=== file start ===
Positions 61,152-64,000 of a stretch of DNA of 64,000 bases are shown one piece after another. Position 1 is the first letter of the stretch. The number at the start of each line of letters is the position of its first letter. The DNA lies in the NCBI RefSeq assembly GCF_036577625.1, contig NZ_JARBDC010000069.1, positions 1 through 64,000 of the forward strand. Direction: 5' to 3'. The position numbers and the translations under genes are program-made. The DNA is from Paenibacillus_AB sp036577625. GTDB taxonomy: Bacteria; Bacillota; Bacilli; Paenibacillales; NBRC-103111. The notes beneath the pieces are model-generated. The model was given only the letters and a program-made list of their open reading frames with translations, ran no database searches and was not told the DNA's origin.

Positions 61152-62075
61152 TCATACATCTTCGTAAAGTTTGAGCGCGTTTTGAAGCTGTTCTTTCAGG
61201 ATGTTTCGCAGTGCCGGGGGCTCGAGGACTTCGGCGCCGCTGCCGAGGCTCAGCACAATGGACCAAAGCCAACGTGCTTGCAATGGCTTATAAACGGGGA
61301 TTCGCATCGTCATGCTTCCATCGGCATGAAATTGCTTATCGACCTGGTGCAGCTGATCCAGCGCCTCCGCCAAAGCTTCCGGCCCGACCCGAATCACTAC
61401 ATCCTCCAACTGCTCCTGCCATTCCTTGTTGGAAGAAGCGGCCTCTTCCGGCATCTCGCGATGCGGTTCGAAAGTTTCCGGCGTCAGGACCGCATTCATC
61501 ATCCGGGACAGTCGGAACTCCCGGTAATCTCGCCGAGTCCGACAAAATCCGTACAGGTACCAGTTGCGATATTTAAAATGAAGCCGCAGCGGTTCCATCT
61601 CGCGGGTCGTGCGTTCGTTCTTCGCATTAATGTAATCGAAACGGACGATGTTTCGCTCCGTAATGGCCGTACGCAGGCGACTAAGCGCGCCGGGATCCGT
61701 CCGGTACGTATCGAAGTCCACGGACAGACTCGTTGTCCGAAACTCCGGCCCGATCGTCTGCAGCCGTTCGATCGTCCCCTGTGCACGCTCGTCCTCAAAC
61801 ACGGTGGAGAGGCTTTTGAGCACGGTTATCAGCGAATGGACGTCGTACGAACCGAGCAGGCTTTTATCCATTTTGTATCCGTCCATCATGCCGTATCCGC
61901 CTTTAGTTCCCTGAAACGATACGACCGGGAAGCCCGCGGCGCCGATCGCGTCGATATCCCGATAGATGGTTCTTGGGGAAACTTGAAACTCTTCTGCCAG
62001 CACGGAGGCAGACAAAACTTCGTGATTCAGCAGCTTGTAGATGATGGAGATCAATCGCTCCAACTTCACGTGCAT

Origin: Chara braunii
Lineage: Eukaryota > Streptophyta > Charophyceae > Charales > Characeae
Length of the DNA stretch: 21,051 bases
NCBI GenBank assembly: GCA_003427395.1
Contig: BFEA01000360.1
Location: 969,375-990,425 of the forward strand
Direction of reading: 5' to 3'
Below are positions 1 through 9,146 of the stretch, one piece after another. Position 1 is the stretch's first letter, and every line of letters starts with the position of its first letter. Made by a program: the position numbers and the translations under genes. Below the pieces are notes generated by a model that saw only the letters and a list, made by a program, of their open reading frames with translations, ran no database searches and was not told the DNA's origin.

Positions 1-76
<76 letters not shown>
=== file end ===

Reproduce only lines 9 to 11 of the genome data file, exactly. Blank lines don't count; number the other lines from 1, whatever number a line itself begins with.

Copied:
61701 CCGGTACGTATCGAAGTCCACGGACAGACTCGTTGTCCGAAACTCCGGCCCGATCGTCTGCAGCCGTTCGATCGTCCCCTGTGCACGCTCGTCCTCAAAC
61801 ACGGTGGAGAGGCTTTTGAGCACGGTTATCAGCGAATGGACGTCGTACGAACCGAGCAGGCTTTTATCCATTTTGTATCCGTCCATCATGCCGTATCCGC
61901 CTTTAGTTCCCTGAAACGATACGACCGGGAAGCCCGCGGCGCCGATCGCGTCGATATCCCGATAGATGGTTCTTGGGGAAACTTGAAACTCTTCTGCCAG